Fun Fly 2012 will bring together an army of remote-controlled aircraft aficionados for a day of flying demonstrations that is open to the public. Admission is free at the model aircraft show, which takes place on Saturday from 10 a.m. to 10 p.m.
“It’s an opportunity for the enthusiasts, the pilots, the guys that actually fly, to gather, show off their stuff, fly, all that sort of camaraderie that the aero modellers share,” event co-ordinator Steve Till said. “But it’s also a great opportunity to invite the public because it’s just a fun thing to see. It’s exciting stuff.”
This year marks the first Fun Fly event since 2009 organized by PAAM, which represents local remote-controlled (R/C) aviation buffs. Should the show prove successful, it may become an annual occurrence once more.
Till, who sits on the PAAM executive, added that there will be other attractions at Fun Fly in addition to the flying demonstrations.
“There’s going to be a 50/50 draw,” he said. “There’s going to be door prizes given out throughout the day. You’ll be able to buy burgers and hot dogs and drinks, ice cream. If everything falls into place, it should be a fun, exciting day with lots of different aircraft in the air and some really, really wicked flying.”
In order for R/C pilots to fly at the event, they must be members of the Model Aeronautics Association of Canada (MAAC), the hobby’s federal governing body. Pilots must also have received certification in either of two MAAC programs: The Wings program for model airplanes, or the Blades program for model helicopters. MAAC membership provides liability insurance for pilots flying in sanctioned fields.
According to Till, model aeronautics attracts pilots from all different ages and backgrounds.
“It’s just a passion that you kind of get into … once you start doing it,” he said. “There’s always a learning stage that can be frustrating when you first get into it, because you’re learning to fly an aircraft when you’re not inside the aircraft. It’s a lot more difficult on the brain too. But once you’re past crashing and the frustrating stage, it becomes a very exciting hobby.”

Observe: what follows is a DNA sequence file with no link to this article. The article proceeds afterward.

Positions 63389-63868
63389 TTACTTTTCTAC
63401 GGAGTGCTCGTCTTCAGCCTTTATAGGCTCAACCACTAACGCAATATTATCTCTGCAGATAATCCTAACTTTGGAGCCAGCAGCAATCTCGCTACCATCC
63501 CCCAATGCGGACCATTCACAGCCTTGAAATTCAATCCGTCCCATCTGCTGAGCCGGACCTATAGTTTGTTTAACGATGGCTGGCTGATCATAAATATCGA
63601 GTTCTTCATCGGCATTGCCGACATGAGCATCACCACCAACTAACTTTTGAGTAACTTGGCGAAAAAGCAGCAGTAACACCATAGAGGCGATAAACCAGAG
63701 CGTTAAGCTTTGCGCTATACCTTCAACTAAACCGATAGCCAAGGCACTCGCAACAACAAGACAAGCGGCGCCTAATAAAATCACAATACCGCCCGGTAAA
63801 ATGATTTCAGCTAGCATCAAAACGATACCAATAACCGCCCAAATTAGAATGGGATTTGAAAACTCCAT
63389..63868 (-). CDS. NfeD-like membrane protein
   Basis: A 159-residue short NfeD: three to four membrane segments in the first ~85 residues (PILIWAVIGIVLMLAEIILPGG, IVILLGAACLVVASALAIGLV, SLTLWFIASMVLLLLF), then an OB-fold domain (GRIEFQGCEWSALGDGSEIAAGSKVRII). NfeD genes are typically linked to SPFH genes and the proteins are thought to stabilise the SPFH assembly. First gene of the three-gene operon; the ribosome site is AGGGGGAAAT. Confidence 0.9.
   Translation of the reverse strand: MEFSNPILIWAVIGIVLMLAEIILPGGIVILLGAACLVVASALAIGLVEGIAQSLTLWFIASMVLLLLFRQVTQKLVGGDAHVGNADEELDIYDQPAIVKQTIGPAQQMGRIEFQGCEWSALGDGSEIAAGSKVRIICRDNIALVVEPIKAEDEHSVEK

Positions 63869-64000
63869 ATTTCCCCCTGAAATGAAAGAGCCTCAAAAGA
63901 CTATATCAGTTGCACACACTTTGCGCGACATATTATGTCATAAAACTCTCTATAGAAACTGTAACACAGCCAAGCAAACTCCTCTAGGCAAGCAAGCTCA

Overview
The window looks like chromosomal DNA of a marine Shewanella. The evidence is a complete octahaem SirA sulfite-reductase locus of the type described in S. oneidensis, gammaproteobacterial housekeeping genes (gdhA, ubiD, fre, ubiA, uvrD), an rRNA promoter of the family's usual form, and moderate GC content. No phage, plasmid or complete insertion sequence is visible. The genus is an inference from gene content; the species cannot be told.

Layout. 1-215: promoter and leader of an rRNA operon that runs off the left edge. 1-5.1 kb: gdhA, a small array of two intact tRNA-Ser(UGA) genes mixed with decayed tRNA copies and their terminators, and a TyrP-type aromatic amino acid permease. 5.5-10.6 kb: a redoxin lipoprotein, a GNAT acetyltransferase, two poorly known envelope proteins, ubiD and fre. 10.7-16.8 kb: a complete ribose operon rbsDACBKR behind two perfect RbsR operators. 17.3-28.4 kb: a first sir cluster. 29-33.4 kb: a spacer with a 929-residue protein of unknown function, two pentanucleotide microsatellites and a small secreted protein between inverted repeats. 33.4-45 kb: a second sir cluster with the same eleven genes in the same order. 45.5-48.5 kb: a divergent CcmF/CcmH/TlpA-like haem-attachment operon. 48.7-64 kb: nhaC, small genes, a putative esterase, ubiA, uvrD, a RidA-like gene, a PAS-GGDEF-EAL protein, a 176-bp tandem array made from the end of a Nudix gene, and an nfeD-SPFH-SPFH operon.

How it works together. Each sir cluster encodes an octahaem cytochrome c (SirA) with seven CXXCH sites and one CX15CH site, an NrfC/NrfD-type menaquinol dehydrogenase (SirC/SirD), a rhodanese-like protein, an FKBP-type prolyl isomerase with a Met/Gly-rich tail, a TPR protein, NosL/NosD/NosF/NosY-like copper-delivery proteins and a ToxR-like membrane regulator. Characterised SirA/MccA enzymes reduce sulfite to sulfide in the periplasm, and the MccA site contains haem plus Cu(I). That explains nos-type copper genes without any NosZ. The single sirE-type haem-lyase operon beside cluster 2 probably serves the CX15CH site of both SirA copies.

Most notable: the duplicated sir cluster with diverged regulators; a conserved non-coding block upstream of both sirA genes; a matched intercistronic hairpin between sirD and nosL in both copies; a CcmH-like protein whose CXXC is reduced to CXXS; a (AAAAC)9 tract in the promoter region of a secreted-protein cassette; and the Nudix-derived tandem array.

If everything falls into place, it should be a fun, exciting day with lots of different aircraft in the air and some really, really wicked flying. - Steve Till
As the event stretches far into the evening, guests will be able to see pilots engage in night flying. Flying after dusk is mostly the same as during the day, since bright lights on the models allow pilots to easily see the aircraft.
“The only real difference when you’re night flying is you can’t see the ground,” Till said. “So you have to make sure that you’re flying with a little bit of elevation, a little bit higher up than maybe you would normally do it, just so you know that you’re clear of the ground. You can see it once you’re focusing on it, but the problem is when you’re in the air, you have to maintain eye contact with your model at all times, so when you’re looking at the model up in the air you can’t judge where the runway is.
“It’s a little bit trickier, but it’s still a lot of fun.”
Limited basic campsites are available as an option to visitors who may wish to stay the whole weekend or fly their R/C aircraft outside the official schedule. Guests are encouraged to bring their own lawn chairs and blankets.
Fun Fly 2012 takes place three kilometres south off Highway 3 on Buckland Road and the event is sponsored by J&P Hobby, ReadyHeli.com and RotorQuest.com. Registration for pilots is $10. Additional information can be found at the PAAM Facebook group or by calling Till at 314-9899.